In his new memoir titled “Every Day Is Extra,” coming out on Tuesday, former secretary of state John Kerry recalls that his great nemesis, Prime Minister Benjamin Netanyahu, called Middle East leaders habitual liars. Describing a meeting with the PM in 2013, Kerry writes:
“I met with Bibi at the King David Hotel. He looked me dead in the eye and said, ‘John, I’m willing to give this effort a try, but there are two things you should know: first, everyone in this region lies all the time and you Americans have a hard time understanding that; second, the most I can do may be less than the least Abbas could ever accept.’”
But Kerry accuses Netanyahu of changing his mind at the last minute, after having agreed to pull the IDF out of Judea and Samaria and replacing them with American soldiers (the notorious Gen. John Allen’s security plan):
“It was now clear to all of us that Bibi was not interested in actually addressing the security questions in a way that could allow for the eventual withdrawal of the IDF. I concluded that this wasn’t about security,” Kerry writes.
Kerry did not like Netanyahu’s speech to Congress in March of 2015: “As an unwavering supporter of Israel who always viewed my differences with Bibi through a political, not personal lens, I was disappointed in him… I thought we deserved better than a speech that hit below the belt.”
Kerry did not understand Netanyahu’s going over President Obama’s head this way, especially since, as Kerry puts it: “We always maintained our ability to bomb Iran if they didn’t comply.”
The above is a stunning line not because it was unrealistic back in 2015, but because Kerry appears to believe it even today.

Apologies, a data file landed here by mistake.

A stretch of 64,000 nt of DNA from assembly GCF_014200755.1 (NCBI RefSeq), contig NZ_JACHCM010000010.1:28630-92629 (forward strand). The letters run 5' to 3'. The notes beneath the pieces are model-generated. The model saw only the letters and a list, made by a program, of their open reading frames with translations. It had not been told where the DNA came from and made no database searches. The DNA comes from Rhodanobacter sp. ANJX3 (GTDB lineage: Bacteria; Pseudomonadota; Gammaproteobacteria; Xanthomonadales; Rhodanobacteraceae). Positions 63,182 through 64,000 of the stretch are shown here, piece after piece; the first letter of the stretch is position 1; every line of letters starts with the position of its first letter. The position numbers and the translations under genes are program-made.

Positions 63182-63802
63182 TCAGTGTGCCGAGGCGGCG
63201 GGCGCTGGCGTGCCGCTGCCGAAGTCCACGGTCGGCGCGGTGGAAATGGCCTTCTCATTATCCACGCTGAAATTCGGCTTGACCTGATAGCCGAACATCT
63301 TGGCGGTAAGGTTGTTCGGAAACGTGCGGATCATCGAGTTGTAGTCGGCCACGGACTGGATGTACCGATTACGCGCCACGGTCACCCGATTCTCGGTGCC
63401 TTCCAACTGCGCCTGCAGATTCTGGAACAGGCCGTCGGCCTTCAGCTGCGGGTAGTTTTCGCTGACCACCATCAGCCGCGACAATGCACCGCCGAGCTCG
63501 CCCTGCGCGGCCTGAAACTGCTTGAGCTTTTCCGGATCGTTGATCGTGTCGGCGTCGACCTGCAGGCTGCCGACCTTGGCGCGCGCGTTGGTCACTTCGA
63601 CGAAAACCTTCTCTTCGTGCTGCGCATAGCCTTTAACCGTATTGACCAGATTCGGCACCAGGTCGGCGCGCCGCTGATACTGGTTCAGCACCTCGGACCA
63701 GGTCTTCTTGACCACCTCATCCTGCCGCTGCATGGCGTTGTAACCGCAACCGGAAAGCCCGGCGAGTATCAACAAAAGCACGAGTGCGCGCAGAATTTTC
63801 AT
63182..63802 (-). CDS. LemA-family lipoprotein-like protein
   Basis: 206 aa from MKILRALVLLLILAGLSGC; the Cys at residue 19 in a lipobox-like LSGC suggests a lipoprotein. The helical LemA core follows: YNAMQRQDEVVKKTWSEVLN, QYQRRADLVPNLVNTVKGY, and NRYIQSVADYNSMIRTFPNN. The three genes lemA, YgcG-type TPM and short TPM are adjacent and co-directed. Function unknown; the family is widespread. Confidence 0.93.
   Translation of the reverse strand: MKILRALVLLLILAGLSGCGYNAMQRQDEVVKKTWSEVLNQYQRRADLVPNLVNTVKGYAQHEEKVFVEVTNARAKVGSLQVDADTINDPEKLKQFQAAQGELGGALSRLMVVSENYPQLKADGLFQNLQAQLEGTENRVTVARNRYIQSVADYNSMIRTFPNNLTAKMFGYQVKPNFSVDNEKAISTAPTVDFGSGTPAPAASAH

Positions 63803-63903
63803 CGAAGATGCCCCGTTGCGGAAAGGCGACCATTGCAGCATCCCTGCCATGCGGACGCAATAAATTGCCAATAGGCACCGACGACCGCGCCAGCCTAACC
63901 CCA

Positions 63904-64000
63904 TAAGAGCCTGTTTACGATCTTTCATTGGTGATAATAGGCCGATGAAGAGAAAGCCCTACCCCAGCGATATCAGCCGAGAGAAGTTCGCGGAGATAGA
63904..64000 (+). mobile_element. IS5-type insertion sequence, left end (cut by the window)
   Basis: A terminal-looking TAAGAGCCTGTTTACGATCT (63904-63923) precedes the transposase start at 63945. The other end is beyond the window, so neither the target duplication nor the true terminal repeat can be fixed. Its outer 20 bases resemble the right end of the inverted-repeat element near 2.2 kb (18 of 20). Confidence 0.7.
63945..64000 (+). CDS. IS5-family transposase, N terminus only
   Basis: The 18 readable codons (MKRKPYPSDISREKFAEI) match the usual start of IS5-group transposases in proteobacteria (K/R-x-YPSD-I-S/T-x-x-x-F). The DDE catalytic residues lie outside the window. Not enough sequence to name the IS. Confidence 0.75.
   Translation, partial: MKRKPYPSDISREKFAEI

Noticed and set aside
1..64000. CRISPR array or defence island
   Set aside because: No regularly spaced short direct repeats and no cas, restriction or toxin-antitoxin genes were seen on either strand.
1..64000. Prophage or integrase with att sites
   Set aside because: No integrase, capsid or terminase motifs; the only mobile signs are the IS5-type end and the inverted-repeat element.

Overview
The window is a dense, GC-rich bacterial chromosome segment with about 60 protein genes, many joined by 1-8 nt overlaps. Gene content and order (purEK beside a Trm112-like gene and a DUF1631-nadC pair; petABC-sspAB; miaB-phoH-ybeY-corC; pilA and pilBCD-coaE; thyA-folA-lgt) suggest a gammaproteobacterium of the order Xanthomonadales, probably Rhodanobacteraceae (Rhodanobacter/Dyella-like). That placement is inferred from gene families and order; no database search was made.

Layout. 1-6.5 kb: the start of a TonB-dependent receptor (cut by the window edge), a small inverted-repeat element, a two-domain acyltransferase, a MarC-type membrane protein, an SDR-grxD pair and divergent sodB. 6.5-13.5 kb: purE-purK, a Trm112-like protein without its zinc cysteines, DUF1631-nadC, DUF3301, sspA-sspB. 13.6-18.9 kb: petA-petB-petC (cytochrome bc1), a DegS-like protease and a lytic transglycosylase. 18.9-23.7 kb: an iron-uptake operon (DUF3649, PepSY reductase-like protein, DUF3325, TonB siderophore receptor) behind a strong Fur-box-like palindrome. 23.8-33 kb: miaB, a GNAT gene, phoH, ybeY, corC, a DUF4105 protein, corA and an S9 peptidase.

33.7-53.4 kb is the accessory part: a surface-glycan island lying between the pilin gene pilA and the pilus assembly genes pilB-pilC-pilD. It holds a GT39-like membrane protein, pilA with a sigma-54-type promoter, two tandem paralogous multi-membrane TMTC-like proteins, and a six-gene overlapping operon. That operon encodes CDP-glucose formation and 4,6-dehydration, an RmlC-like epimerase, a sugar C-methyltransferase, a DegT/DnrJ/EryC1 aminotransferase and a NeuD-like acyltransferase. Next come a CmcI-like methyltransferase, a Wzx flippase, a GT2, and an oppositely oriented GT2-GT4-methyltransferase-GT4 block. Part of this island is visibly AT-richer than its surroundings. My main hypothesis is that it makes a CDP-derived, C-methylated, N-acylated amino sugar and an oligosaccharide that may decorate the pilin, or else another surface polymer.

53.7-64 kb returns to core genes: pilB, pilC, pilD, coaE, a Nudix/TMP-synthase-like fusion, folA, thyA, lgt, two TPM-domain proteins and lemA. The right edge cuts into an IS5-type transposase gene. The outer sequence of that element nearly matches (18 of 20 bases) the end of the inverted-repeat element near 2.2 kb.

Incidentally, Kerry recalls how Iranian Foreign Minister Mohammad Javad Zarif at one point was close to blowing up the entire nuclear deal, when he cried out: “This is insulting. You’re trying to threaten me! Never threaten an Iranian.” Following which Russian Foreign Minister Sergei Lavrov joked: “Or a Russian!” and broke the tension in the room.
Finally, it turns out that President Obama’s decision to betray Israel at the UN Security Council just before the end of his term, was in response, among other things, to then President-elect Donald Trump’s announcement of appointing David Friedman his ambassador to Israel.
“President-elect Trump had announced he was going to appoint an ambassador to Israel who was a hard-core proponent of the settlements and an avowed opponent of the two-state solution. At the same time, the Israelis had shown themselves to be completely disdainful of our policy by starting a process of formally legalizing outposts… We could not defend in the UN Israeli actions that amounted to a massive and unprecedented acceleration of the settlement enterprise,” Kerry recalls.
“We all understood the political firestorm we would face if we didn’t veto the resolution… There were some who argued for sucking it up because it wasn’t worth the political price. President Obama wasn’t willing to make a decision that he thought was counter to U.S. interests simply because of the politics,” he writes.
To remind you, in his farewell/rebuke speech to Israelis, on December 28, 2016, Kerry had a different explanation as to why Obama left Israel out to dry at the Security Council:
“In literally hundreds of conversations with Prime Minister Netanyahu, I have made clear that continued settlement activity would only increase pressure for an international response.
“…Yet the settlement activity only increased – including advancing the unprecedented legislation to legalize settler outposts that the Prime Minister himself reportedly warned could expose Israel to action at the Security Council and even international prosecution, before deciding to support it. In the end, we could not in good conscience protect the most extreme elements of the settler movement as it tries to destroy the two-state solution.
“… That is why we decided not to block the UN resolution that makes clear both sides have to take steps to save the two-state solution while there is still time. We did not take this decision lightly. The Obama administration has always defended Israel against any efforts at the UN and any international fora, or biased and one-sided resolutions that seek to undermine its legitimacy or security. And that has not changed. But it’s important to remember that every U.S. administration – Republican and Democratic – has opposed settlements as contrary to the prospects for peace.”
He said nothing about David Friedman…
Source: Israel in the News